One West Michigan mom started off her son's life of birthday partying with a successful bang. That’s right. You can plan a first birthday party that is fun for guests, your little one, and (surprise!) for you!
Jenn's planning revolved around a color pallet–blue, green, yellow, and orange–that she found on Etsy. From there creating a theme was easy. Fill in your own colors to these tips to make your next party a breeze to plan.
Jenn found party invitations she loved, and carried the theme to other aspects of the party, coordinating things like the banner, cupcake toppers, and food labels. By using the same colors throughout, the party flowed from kitchen, to craft table, to seating area. She bought the invitations from Papermints, a company she found online through her Internet searches. In every decoration she set up, she remained true to the design of the invitation.
When guests walked into the party, they were met with twenty-four helium balloons floating at the top of the Fowlers cathedral ceilings. Tied to the end of the long ribbons were pictures of Conrad and his family throughout his first year. "Every month, we took pictures of Conrad as he got bigger next to a sock monkey. We printed one for each month, and mounted pictures on cardboard paper so it was floating when people walked in the doors." Along with colors, Jenn decided to give the party an alphabet theme dating back to elementary school days. She found lined paper used when teaching children to write letters, and integrated it into the decorations. The cake was a square-tiered layer decorated like wooden building blocks. This also related to her invitation theme.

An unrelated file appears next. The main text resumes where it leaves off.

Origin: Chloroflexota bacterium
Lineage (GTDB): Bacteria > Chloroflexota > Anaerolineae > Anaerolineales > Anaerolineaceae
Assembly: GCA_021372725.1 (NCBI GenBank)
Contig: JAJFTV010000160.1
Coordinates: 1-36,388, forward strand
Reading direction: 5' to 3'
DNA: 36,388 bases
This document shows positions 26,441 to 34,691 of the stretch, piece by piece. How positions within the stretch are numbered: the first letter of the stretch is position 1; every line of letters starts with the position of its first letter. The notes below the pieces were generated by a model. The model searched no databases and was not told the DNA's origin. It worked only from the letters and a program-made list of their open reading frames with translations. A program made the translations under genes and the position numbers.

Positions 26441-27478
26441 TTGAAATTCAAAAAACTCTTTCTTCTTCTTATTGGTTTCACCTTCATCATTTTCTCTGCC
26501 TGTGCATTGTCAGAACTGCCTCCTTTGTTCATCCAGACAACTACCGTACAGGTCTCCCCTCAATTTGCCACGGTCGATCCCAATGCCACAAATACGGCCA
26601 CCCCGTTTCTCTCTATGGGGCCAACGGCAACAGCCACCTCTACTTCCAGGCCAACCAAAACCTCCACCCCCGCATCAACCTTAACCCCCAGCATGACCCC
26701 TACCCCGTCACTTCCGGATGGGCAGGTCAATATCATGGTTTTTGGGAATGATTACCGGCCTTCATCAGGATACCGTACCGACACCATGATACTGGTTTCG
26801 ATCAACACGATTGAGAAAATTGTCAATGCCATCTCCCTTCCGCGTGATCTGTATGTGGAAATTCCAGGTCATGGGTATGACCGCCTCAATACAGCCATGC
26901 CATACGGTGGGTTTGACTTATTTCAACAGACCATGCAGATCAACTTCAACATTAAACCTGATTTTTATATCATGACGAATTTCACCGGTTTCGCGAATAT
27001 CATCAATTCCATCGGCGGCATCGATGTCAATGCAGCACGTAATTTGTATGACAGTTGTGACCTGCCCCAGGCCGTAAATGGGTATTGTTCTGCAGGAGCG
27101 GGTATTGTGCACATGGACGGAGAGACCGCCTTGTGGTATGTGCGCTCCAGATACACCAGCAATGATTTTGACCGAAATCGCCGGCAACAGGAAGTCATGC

Since Jenn planned the party from 3-5 p.m., she knew she wouldn't have to serve lunch or dinner, but when you invite thirty adults and eighteen children, they're going to expect a snack. Instead of throwing carrot sticks on a tray, Jenn used fruits and vegetables, coordinating with the color scheme, cut up and placed in the shape of a rainbow. In hollowed-out orange peels, Jenn poured different colors of Jello, then when the Jell-o was set, she cut them into slices that looked like a multi-colored orange. She also made dishes that she could prepare ahead of time, like crockpot meatballs and pre-baked quiche.
There was a wide age range in child guests, so Jenn wanted to come up with an activity that would interest all guests. In the invitations, she asked guests to bring photos of their family members that were then used to decorate wooden building blocks at the party. "The kids were one-ten (years old), so we really needed something to keep all ages busy," Jenn says. Instead of gifts, Jenn asked that guests come prepared with favorite quotes or messages to Conrad that they then wrote with markers on blocks for him to play with.
Jenn kept the party flowing by moving from activity to activity without pause. "To keep the flow going, and to keep the kids engaged and moving along–parents don't have all day–I just kept things going. As soon as most of the kids were there, we set up the activity table...As they finished, we pulled all the presents around and started opening. We didn't announce it, we just figured people would figure it out," Jenn says.
Jenn hired a photographer, cake baker, and invitation designer for the party. Giving these tasks to someone else allowed her time to enjoy the party, mingle with guests, and of course experience the day with her son.
Thanks to her attention to detail, the party Jenn planned was a success. Although there was food leftover, there is little she would change about the day. Implement Jenn's ideas into your next birthday celebration.
Written by: Erika Fifelski was born and raised in West Michigan, and after a brief stint on the sunrise side, she's home and loving it. Erika enjoys cooking, sewing, vacuuming, and discovering new ways to live sustainably and support local businesses.